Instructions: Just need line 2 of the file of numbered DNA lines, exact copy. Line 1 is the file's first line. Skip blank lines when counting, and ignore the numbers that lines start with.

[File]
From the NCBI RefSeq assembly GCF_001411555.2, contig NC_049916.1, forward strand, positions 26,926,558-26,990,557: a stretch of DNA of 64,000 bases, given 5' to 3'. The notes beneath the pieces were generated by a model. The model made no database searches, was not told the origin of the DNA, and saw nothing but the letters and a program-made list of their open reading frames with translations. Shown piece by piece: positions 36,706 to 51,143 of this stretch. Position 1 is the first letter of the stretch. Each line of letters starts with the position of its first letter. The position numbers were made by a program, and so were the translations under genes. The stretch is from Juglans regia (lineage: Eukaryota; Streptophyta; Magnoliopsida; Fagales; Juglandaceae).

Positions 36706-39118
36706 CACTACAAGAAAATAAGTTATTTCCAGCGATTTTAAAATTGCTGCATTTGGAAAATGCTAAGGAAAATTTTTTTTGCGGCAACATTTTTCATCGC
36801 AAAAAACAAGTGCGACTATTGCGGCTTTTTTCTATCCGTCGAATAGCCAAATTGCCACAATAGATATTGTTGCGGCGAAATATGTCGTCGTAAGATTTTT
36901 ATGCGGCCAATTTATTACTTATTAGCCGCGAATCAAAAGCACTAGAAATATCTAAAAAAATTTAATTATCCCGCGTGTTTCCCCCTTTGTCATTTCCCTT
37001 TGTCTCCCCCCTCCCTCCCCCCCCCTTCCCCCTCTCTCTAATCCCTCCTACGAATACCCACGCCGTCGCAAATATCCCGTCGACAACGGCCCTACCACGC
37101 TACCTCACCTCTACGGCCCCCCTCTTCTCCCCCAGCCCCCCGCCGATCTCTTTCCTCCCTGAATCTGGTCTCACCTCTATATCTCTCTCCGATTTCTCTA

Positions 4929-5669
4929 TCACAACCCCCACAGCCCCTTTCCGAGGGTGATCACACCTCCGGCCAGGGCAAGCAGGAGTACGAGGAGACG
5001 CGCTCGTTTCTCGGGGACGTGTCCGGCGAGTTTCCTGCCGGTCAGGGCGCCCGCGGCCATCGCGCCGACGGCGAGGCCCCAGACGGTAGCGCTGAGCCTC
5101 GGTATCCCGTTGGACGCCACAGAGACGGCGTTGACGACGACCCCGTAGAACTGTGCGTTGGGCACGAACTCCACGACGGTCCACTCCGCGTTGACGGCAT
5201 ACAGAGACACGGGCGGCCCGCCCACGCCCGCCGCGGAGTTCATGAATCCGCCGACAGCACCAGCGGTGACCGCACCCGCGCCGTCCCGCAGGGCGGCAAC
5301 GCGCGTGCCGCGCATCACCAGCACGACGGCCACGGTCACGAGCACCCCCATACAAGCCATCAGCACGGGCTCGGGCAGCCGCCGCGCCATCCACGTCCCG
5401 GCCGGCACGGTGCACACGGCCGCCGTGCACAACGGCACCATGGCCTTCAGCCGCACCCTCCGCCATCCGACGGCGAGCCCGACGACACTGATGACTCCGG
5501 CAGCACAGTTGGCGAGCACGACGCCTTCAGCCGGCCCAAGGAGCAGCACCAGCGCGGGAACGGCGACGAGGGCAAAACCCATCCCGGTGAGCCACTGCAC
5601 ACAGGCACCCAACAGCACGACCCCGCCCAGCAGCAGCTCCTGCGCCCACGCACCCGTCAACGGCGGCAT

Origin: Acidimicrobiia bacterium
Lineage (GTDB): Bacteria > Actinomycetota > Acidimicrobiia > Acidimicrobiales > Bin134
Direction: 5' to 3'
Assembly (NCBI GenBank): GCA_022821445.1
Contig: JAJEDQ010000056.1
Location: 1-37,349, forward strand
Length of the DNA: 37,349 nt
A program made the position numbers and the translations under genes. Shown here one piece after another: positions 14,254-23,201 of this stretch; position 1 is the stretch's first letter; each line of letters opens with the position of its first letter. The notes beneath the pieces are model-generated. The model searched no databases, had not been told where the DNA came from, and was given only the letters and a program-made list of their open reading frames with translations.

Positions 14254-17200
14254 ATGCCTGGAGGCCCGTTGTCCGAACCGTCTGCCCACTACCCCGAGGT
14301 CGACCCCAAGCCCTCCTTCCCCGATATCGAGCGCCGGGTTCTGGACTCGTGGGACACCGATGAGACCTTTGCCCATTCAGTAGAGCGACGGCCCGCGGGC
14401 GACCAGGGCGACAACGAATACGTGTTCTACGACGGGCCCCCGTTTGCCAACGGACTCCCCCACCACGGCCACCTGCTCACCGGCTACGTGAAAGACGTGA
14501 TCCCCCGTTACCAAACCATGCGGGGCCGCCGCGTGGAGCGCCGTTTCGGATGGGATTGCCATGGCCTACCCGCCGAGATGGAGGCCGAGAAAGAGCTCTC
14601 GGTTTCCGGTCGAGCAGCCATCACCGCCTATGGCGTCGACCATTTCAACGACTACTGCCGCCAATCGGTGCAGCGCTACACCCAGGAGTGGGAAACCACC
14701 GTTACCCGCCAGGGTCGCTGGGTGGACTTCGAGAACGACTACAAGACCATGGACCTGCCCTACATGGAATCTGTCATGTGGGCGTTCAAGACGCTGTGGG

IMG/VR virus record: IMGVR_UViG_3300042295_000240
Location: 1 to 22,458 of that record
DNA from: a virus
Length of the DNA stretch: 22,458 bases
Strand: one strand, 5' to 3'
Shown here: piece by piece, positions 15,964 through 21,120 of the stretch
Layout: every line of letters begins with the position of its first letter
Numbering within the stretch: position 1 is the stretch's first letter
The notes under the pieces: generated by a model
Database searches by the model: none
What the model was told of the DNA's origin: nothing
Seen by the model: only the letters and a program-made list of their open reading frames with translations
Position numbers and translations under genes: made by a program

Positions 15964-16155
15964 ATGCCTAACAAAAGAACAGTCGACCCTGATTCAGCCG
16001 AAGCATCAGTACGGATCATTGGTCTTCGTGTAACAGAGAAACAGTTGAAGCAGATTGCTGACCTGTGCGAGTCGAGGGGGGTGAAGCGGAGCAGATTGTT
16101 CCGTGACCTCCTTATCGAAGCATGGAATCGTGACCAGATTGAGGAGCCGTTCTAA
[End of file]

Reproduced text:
Positions 36706-39118